With Justice Kennedy’s retirement in July dovetailing into the Fall midterm elections, can We the People have a constitutional conversation, or just a political one? Partisan hyper-politics will line up red versus blue, liberal versus conservative, either-or, door number one or door number two. But let’s remind ourselves there’s a door number three. It’s called the Constitution and was designed to unite us rather than divide.

Why should we try door number three of constitutional conversation? Because we could all use some civic encouragement.

First, think Next Gen. Our constitutional conversation may encourage a better passing of the torch from one generation to the next. The Constitution reminds Boomers in the Preamble: this is not only for ourselves but for our posterity. America’s constitutionalism isn’t on autopilot. Each generation needs constitutional encouragement, learning and civic inspiration.

So let’s ask ourselves: Are we inspiring the next generation as citizens? Are we committed to the civic education for all the people? Are we setting good examples for the daughters and sons of our liberty? Will the Supreme Court nomination process set a good example or not?

Second, it may encourage us to see that the blessings of liberty are linked to the humility of not always being right. At the end of World War II, Judge Learned Hand spoke at an “I am an American Day” ceremony. He and his audience had lived through a great world struggle between totalitarianism and liberty. Hand reminded his audience that humility and liberty go together: “What, then, is the spirit of liberty? I cannot define it; I can only tell you my own faith. The spirit of liberty is the spirit which is not too sure it is right; the spirit of liberty is the spirit which seeks to understand the minds of other men and women; the spirit of liberty is the spirit which weighs their interests alongside its own without bias.”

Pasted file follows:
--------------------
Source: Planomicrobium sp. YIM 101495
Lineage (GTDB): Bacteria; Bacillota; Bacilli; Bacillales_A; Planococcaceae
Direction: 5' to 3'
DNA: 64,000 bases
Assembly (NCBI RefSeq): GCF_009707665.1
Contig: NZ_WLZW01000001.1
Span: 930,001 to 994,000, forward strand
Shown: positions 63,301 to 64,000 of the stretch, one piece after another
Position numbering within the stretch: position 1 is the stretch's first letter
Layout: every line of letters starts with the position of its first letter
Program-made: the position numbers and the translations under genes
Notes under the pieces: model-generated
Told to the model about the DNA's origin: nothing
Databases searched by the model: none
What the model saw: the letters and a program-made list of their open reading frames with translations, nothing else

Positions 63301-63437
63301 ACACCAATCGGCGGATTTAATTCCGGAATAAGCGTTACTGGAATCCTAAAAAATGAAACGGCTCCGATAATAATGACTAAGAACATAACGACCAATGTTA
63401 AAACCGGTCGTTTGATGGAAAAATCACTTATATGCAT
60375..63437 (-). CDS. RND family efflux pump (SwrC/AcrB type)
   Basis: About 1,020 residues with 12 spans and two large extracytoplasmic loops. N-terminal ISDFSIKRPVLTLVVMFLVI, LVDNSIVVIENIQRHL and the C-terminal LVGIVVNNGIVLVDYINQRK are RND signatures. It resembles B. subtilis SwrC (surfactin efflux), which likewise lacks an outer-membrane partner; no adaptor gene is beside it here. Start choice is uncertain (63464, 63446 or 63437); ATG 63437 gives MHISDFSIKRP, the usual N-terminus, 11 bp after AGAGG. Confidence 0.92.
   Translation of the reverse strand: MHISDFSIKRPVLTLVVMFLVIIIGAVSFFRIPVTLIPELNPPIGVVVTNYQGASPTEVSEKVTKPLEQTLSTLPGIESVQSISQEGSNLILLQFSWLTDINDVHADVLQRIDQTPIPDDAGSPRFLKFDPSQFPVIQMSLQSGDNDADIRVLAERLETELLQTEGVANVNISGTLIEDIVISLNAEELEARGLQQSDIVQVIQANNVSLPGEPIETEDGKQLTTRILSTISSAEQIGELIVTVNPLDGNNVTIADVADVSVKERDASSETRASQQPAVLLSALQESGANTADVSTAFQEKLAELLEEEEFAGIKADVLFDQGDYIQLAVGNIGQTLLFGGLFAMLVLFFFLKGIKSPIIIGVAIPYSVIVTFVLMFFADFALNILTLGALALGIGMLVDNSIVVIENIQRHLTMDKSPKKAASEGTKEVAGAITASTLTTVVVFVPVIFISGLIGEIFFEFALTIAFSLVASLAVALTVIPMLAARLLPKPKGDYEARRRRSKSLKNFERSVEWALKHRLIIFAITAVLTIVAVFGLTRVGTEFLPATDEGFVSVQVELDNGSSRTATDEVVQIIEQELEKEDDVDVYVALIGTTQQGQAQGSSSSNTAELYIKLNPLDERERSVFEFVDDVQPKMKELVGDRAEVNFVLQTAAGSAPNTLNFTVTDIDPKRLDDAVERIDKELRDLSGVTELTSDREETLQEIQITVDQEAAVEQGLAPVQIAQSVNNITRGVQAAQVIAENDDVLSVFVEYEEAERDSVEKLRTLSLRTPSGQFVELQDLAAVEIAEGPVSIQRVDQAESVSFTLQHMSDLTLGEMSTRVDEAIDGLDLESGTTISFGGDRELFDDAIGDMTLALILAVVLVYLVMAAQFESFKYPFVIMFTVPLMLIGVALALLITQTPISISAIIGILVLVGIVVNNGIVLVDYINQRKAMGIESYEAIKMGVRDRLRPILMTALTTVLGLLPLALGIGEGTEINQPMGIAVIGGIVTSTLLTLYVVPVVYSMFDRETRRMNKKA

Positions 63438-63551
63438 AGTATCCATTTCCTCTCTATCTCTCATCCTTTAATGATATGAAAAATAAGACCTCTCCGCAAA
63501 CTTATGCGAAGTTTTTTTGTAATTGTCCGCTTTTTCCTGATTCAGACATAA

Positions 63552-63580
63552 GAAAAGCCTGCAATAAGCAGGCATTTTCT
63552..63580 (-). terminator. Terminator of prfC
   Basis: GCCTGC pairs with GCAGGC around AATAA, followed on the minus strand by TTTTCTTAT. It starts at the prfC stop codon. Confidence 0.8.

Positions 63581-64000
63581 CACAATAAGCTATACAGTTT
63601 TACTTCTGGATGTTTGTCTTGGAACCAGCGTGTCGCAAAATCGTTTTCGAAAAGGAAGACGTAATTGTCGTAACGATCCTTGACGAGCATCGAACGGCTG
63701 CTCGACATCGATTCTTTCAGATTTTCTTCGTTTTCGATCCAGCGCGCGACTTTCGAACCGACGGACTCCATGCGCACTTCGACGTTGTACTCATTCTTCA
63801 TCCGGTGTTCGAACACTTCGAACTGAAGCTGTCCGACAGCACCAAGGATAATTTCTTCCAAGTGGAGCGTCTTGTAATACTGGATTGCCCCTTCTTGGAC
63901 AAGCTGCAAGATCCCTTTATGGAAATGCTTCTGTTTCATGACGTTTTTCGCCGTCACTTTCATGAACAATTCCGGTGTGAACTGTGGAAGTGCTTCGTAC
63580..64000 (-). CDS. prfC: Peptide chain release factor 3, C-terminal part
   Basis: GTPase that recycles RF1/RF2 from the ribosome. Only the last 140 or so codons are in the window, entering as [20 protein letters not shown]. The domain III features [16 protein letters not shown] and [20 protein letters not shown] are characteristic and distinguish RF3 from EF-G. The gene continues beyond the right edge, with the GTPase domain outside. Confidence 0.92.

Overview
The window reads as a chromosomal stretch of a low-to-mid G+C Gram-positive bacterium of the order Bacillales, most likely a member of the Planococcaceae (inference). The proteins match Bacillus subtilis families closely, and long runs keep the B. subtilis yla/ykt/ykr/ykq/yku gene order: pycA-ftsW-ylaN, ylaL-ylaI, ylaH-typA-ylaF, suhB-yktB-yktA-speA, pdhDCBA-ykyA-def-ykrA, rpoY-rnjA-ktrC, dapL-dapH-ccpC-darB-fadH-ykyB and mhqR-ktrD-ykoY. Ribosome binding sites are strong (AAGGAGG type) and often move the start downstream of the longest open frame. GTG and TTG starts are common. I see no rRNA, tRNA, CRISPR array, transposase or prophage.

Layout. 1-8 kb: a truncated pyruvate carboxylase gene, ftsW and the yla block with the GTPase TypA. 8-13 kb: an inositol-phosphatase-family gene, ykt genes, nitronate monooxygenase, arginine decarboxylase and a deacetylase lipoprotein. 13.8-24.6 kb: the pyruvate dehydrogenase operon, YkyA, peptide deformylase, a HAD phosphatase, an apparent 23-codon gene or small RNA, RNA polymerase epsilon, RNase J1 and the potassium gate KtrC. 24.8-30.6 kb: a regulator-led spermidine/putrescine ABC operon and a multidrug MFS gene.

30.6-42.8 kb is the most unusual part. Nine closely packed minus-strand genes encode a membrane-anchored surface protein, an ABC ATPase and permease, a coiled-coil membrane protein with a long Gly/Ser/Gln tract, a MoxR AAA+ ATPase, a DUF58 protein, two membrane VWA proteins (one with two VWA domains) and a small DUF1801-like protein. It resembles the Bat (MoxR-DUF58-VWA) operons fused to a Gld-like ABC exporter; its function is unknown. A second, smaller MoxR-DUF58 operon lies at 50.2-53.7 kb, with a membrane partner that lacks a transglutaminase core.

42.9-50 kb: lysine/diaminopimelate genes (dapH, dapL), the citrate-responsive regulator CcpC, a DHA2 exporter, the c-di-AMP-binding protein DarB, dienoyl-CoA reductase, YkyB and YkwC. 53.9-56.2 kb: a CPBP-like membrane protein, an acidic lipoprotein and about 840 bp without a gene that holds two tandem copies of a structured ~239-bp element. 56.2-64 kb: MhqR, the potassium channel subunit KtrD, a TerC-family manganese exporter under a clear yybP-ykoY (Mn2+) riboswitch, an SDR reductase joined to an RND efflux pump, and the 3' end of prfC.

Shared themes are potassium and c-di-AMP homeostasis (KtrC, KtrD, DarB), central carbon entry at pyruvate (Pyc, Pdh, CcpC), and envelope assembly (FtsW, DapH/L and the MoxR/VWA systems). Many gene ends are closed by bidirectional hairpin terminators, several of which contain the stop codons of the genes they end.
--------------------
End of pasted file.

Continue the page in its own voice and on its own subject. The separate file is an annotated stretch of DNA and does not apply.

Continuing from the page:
Third, it may encourage us to see what the Constitution values in a Supreme Court justice, even if those expectations are never perfectly met. The Constitution values judicial independence. It values a judicial humility that sees a judge’s role not as a maker of policy but as part of the checks and balances of a whole Constitution. It values a justice who can say: “That may be lousy public policy, but it’s constitutional.” Or, “that’s unconstitutional even though it may be good public policy.”

As Justice Kennedy wrote in 1989: “The hard fact is that sometimes we must make decisions we do not like.” Or, as Justice John Marshall, America’s first defining justice defined the role: “We must never forget that it is a Constitution we are expounding.”

In the spirit of liberty that is not too sure it is always right, the Constitution allows a justice the freedom to change over time. Supreme Court history shows that once the black robe goes on and lifetime tenure sets in, individual justices may very well change and evolve in their views, departing from the origins and so-certain predictions of their appointment. Doors number one and two don’t lead down predictably certain roads.

So, in the coming months, how about making the Constitution your summer read. It’s only 8,000 words, about the length of the average short story. Let some curious kids see you reading it.

Tell them there’s a door number three.

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